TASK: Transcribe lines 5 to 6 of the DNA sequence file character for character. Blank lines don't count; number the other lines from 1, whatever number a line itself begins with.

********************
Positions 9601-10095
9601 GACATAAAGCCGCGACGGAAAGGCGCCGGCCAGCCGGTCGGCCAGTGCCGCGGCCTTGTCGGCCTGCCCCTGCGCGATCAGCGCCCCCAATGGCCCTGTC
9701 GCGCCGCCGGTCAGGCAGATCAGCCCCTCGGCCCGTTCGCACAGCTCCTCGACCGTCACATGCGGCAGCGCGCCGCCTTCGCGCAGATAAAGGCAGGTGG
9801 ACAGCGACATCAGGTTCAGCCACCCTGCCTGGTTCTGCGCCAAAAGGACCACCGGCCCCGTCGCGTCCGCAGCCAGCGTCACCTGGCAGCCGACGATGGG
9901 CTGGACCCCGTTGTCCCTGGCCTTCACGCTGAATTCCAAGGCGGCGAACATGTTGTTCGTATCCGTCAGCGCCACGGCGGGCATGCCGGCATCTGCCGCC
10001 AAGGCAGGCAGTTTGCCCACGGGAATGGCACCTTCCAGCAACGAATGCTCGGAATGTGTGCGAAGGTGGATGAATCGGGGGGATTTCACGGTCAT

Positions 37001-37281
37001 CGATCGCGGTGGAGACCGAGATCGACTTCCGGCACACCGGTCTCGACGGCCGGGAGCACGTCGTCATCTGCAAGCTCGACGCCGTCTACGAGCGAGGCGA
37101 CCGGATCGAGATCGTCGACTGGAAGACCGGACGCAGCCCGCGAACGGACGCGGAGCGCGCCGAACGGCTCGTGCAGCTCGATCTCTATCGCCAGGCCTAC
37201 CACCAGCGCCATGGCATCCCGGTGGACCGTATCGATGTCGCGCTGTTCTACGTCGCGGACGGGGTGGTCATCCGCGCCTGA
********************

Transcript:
9901 CTGGACCCCGTTGTCCCTGGCCTTCACGCTGAATTCCAAGGCGGCGAACATGTTGTTCGTATCCGTCAGCGCCACGGCGGGCATGCCGGCATCTGCCGCC
10001 AAGGCAGGCAGTTTGCCCACGGGAATGGCACCTTCCAGCAACGAATGCTCGGAATGTGTGCGAAGGTGGATGAATCGGGGGGATTTCACGGTCAT